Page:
Maiko Yamamoto and artistic partner James Long win Siminovitch Prize

Maiko james laureate

By Sára Molčan

Posted on December 05, 2019 | Updated December 17, 2019, 11:27AM

The Siminovitch Prize is awarded $100,000 annually for excellence and innovation in Canadian theatre.

This article originally appeared on the Emily Carr University Alumni Association's website.

Alum Maiko Yamamoto (MFA 2015) and James Long, artistic directors of the Vancouver company, Theatre Replacement, have been named the 2019 Laureates of the $100,000 Siminovitch Prize.

Maiko Yamamoto and James Long have been collaborating for over 20 years, making experimental, intercultural and interdisciplinary works of theatre.

“We are deeply honoured to be this year’s laureates. We feel proud to have been nominated alongside such amazing artists — artists whom we greatly respect and admire,” the pair shared in their acceptance speech, held at a ceremony on November 21 at the National Arts Centre.

“We are two artists who stand here together today, because over 20 years ago we committed ourselves to the challenge of making performances that replaced the theatre that we were largely seeing around us at the time. Theatre that we couldn’t recognize ourselves inside of.”

Theatre Replacement was founded in 2003. The company’s work has been presented in 43 cities and venues across the world. As freelance artists, they have directed, written, taught and created performance with a diverse range of companies and institutions.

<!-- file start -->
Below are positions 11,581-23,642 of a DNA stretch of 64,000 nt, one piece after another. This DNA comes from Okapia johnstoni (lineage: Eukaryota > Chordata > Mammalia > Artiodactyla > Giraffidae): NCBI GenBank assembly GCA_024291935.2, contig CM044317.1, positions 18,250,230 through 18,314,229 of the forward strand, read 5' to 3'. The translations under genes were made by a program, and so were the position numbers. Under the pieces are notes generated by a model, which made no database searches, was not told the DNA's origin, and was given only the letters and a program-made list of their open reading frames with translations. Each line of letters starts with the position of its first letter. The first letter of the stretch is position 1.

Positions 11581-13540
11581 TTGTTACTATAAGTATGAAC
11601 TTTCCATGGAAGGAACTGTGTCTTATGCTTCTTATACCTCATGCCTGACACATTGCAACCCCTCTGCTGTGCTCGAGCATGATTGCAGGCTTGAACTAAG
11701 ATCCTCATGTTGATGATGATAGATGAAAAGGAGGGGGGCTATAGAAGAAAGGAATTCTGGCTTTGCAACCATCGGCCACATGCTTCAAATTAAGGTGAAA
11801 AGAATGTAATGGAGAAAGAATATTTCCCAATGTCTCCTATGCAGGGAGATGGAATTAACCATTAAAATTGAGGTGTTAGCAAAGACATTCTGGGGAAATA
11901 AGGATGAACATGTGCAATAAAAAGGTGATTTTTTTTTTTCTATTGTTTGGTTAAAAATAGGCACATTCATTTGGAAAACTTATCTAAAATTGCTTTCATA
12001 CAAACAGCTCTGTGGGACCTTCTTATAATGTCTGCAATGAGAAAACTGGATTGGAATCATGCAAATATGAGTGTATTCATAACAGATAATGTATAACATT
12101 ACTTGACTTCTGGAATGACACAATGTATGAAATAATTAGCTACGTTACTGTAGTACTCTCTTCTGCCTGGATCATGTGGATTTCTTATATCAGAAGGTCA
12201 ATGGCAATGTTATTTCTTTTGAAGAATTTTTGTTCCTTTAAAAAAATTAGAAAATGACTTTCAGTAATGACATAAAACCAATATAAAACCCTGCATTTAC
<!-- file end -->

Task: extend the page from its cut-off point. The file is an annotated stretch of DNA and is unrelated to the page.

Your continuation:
“We met this challenge through allowing our individual experiences, perspectives, interests, histories and beliefs to come together and collide inside of our processes. The collision was exciting — and we quickly discovered it made the work better,” they added.

“It was also a key way in which we could really support each other and our growing practices as two very different artists: one female identifying, one male identifying. One Japanese Canadian, one Waspy-Hybrid Canadian.”

As self-proclaimed outsiders, the pair doesn’t take the award lightly and are looking forward to what comes next.

“It is a curious thing to stand here and receive a prize in ‘theatre’,” they shared. “We have always situated ourselves as outsiders and ‘theatre’ as a word and form has felt like something separate, removed or sequestered on a stage.”

“Our work is about a genuine attempt to co-exist,” they added. “Being honoured by this prize helps confirm that our investment in the meaning behind these words has been worthwhile.”

About Theatre Replacement
About Maiko Yamamoto
About James Long
About the Siminovitch Prize